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Delta loses pole vaulter's poles, athlete calls it 'bummer for sure'

Central Washington University senior Kati Davis clears the bar at the 2012 University of Washington Open Indoor Meet in Seattle on February 12.
Central Washington University senior Kati Davis clears the bar at the 2012 University of Washington Open Indoor Meet in Seattle on February 12.Thomas Von Ahlefeld / CWU Athletics

Lost baggage can ruin any air traveler’s day, but a pole vaulter who says Delta Air Lines lost track of her poles has been left wondering what could have been after a disappointing finish at a national championship.

Kati Davis, a senior at Central Washington University, paid the carrier a $200 fee to have the 14-foot poles transported on a flight from Seattle to Colorado Springs on May 22.

She was on her way to the NCAA Division II Outdoor Track & Field National Championships in Pueblo, Colo., where expectations were high for the 23-year-old athlete: Davis was going for her third All-American title.

But while she anxiously awaited the arrival of her equipment, the poles went on a three-day odyssey that eventually included stops in Salt Lake City, Atlanta and Denver. They never made it in time for the competition last Friday, where Davis had to use borrowed poles and ended up not making the cut.

“I don’t blame Delta for how I did at nationals. It definitely aided in me not jumping my best, but I don’t blame them for that,” Davis told msnbc.com.

“At the same time, I think it’s unacceptable in this day and age when you’re having to pay so much for baggage ... how they treated me during this whole week and what they do with baggage and how they can’t keep track of things.”

Delta did not respond to a request for comment for this story.

When the poles were nowhere to be found once Davis landed in Colorado Springs, a Delta agent told her they had never left the ground in Seattle and were still in the airport’s oversize baggage area, Davis recalled.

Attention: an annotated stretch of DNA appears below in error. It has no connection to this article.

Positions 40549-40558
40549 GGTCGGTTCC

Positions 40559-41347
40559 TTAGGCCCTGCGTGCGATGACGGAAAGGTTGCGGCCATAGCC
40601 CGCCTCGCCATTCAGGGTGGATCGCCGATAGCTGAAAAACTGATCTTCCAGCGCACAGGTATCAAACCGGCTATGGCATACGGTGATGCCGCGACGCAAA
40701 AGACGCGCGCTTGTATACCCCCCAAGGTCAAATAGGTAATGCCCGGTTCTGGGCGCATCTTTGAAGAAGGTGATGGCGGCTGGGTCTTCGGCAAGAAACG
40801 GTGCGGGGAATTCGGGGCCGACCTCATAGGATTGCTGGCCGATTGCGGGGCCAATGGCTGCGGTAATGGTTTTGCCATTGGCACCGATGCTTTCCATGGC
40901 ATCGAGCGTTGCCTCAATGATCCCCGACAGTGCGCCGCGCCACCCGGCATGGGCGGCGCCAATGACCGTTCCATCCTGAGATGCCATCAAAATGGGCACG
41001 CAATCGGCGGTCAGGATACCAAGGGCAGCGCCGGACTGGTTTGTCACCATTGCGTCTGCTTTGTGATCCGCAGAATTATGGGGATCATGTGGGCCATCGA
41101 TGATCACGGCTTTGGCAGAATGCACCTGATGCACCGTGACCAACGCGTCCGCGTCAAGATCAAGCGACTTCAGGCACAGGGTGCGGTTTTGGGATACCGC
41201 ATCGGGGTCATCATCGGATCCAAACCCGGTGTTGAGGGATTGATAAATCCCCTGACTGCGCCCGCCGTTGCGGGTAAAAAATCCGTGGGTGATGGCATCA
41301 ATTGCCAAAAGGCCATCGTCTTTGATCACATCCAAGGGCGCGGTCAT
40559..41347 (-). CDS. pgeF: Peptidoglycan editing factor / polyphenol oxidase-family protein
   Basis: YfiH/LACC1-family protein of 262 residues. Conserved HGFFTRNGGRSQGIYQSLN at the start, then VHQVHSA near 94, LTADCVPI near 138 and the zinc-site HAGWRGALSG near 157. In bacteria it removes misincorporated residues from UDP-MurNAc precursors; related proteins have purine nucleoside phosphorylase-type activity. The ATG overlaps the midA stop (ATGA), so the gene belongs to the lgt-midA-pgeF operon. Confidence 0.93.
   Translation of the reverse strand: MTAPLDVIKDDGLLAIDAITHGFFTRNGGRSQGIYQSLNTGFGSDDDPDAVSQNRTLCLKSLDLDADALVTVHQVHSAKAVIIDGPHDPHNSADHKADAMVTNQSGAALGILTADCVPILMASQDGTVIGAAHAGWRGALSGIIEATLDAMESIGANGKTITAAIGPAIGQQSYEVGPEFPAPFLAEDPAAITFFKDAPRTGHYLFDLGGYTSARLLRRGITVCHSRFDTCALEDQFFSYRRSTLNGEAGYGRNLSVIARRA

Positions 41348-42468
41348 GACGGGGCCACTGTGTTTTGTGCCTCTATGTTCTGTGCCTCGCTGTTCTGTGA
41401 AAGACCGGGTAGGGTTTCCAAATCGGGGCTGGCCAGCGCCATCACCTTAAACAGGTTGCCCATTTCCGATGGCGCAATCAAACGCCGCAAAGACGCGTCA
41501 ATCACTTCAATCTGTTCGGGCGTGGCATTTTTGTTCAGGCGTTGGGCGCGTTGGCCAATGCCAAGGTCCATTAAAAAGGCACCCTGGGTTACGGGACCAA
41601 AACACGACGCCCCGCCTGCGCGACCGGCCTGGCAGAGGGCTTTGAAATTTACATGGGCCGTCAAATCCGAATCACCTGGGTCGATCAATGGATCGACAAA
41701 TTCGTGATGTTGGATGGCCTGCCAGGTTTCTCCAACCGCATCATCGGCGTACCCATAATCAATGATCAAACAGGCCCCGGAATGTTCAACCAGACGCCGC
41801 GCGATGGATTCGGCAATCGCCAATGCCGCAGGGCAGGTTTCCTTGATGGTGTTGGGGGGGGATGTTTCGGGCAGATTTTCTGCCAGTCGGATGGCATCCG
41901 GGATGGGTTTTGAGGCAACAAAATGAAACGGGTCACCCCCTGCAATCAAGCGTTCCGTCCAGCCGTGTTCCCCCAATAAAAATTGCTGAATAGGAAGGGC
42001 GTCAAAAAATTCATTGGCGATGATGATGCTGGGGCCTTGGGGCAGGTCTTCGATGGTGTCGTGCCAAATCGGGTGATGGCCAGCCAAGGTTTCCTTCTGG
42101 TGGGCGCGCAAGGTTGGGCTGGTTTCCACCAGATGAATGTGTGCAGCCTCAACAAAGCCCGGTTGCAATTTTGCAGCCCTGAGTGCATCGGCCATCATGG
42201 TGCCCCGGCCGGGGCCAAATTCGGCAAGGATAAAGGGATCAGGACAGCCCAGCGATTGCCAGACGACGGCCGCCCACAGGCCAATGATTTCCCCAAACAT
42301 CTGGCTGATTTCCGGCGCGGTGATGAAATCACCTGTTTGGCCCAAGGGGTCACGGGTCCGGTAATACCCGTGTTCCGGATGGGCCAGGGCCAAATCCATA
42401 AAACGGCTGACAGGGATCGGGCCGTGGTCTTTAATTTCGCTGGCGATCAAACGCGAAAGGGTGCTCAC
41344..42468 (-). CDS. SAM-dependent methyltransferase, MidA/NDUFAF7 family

The airline arranged to have them delivered to her the next day, but after a stop in Salt Lake City, the poles somehow ended up in Atlanta for two days.

They finally arrived in Denver on the day of the competition, so Davis’ coaches made the two-hour drive from Pueblo to pick up the equipment, but they got stuck in Memorial Day traffic on the return trip and didn’t make it back on time.

Davis was on her own when the championships began.

“I was at my national meet and I had some borrowed poles and I had no coach. It was a bummer for sure,” she said. She ended up “not-heighting,” or not able to clear the initial height.

Davis, who has flown with her poles more than 20 times, noted that this was the first time she has ever had a problem with an airline transporting the equipment.

She was on the phone with Delta at least five times a day during the three-day quest, she said, and wasn’t impressed.

“The most frustrating part was the lack of customer service. I got the runaround the whole time,” Davis recalled.

She did receive two $100 vouchers for her trouble from the carrier and is in the process of getting the $200 fee refunded, David said.

Delta's luggage handling statistics stack up favorably compared with other domestic carriers, the latest government statistics show, with just over two lost bags per 1,000 passengers. 

The best performer -- Virgin America -- had less than one complaint per 1,000 passengers, while the worst performer -- American Eagle Airlines -- had more than six complaints.

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